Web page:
Mark Van Doren on the Death of a Good Man

Mark Van Doren was a good man who fathered a disgraced son.  In the lesson of the Van Dorens, we come to understand that goodness in a man is unequal and earned and not given and it is certainly not passed along by birthright.  When our friend, Alan Champion, died on Friday, those who knew him knew he was a good man, and the article I wrote about him in January of this year — “Alan Champion is Not Dead!” — proves beyond assumption and wondering that Alan was known, even tangentially, to be a good man; and we have empirical proof of such as seen below in the readership chart for the Memeingful blog in which my updated article about Alan appeared.  Alan died at 10:00am on the 22nd.  The 23rd is a Saturday.

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Alan Champion is Not Dead!

[UPDATE: April 22, 2011 — Alan Champion died this morning a bit after 10:00am. He died in Oklahoma with his sister by his side in the same bed in which his mother previously passed. Alan was 55. He died on Good Friday. We already miss him. Together, we will carry forward the glow of his talent into the bright future he blazed for us.]

Alan Champion is not dead!  A viral Facebook meme recently took off claiming Alan had finally succumbed to appendix cancer, but that rumor is false, and there’s video evidence to prove it!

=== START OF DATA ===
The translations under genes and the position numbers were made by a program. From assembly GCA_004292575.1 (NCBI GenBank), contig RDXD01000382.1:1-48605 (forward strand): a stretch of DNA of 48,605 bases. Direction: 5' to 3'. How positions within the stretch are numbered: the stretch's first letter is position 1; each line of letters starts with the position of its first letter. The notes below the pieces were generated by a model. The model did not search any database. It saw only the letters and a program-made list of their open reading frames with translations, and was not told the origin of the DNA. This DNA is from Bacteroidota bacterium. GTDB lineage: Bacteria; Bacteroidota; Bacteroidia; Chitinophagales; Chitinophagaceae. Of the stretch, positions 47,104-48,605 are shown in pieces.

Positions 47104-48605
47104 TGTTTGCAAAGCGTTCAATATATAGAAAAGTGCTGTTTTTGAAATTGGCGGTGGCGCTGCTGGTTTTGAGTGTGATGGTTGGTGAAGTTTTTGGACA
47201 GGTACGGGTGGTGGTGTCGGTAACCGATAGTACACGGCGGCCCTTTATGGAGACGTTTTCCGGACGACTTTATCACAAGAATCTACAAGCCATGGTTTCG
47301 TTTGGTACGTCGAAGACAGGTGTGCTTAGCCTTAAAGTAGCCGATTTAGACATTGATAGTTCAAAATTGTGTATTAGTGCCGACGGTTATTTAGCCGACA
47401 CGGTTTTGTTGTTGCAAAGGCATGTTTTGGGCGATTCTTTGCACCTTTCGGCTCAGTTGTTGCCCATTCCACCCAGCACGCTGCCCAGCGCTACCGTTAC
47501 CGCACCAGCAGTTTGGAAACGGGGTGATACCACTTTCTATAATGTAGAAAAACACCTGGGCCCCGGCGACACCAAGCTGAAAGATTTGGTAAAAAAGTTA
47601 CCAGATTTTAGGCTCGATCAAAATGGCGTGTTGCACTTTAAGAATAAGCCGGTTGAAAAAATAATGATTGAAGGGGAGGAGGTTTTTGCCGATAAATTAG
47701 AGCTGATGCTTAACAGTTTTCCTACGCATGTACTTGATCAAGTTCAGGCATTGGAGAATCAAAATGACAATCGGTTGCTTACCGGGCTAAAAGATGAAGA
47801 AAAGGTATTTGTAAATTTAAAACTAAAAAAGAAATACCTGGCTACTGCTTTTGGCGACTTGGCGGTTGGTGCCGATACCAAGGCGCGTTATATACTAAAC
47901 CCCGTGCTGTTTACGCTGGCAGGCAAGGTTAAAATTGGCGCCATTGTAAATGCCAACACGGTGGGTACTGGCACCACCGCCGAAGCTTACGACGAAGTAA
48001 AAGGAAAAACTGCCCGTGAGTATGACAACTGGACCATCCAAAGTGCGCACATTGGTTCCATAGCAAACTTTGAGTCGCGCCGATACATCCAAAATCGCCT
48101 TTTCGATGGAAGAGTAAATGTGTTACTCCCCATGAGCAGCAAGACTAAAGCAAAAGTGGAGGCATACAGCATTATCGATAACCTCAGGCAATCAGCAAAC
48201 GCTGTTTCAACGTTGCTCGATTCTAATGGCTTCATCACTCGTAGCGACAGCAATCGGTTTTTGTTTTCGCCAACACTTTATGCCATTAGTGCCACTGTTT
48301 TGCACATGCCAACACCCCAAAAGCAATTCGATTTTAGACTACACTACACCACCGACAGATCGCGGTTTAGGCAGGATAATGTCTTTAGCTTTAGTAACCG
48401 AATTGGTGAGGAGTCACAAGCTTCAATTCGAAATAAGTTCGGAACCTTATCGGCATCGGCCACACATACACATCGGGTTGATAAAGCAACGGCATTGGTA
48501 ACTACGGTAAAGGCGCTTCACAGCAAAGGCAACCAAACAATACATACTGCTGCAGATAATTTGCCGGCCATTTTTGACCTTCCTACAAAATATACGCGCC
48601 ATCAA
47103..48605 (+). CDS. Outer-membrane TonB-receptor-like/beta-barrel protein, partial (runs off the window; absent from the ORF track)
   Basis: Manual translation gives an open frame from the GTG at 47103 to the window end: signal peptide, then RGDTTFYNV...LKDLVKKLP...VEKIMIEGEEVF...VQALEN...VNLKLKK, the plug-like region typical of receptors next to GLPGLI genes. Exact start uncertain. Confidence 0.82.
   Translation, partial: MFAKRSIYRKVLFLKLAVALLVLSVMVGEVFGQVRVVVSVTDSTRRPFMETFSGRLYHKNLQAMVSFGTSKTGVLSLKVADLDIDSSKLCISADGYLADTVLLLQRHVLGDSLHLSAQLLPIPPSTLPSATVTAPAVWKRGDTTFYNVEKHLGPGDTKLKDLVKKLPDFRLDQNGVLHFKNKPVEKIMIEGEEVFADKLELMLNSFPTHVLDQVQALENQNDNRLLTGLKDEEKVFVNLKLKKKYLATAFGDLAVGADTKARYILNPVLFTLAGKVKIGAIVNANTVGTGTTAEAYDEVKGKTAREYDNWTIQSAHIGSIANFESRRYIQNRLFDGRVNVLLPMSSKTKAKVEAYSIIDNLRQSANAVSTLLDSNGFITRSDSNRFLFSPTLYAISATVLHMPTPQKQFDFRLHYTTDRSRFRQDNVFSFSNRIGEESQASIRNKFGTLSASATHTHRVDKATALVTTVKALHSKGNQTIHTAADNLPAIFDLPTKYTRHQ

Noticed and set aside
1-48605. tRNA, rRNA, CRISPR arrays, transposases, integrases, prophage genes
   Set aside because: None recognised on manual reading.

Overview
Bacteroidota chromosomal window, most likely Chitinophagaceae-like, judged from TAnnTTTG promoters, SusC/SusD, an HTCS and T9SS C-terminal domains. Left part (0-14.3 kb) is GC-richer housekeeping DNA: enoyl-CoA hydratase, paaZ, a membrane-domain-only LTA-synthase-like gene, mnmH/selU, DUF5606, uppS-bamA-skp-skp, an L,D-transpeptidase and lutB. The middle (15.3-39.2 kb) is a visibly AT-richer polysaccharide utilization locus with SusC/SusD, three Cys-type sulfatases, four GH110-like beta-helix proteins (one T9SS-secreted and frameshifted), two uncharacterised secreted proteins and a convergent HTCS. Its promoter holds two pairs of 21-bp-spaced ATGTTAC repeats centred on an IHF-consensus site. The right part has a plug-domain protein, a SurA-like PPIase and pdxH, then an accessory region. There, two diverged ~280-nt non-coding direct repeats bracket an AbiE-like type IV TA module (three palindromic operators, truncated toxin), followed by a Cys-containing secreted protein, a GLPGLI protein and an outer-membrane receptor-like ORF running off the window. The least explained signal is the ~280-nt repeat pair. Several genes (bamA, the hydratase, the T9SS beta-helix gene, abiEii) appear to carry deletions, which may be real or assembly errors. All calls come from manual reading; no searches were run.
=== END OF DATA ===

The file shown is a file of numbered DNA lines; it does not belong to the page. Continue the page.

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Juilliard Interpreter Training

[Publisher Update:  The Juilliard Interpreter Training program was discontinued in 2009. The aesthetic blow to the national Deaf community is, and was, devastating. — David W. Boles]

by Mariclare Mullane

Sign language interpreters from all over the country and Canada come to New York for one week in June to take part in “Interpreting for the Theatre.” During this week the interpreters work on improving every aspect of their work. This past June was the fifth annual year for the program, which is sponsored by the Theatre Development Fund, through its Theatre Access Project, and The Juilliard School. Seventeen students from twelve states were accepted into the program through videotaped auditions. The Theatre Access Project, a part of the nonprofit Theatre Development Fund, sponsors the program. The Theatre Access Project arranges for deaf theatergoers to attend shows at least once a month.

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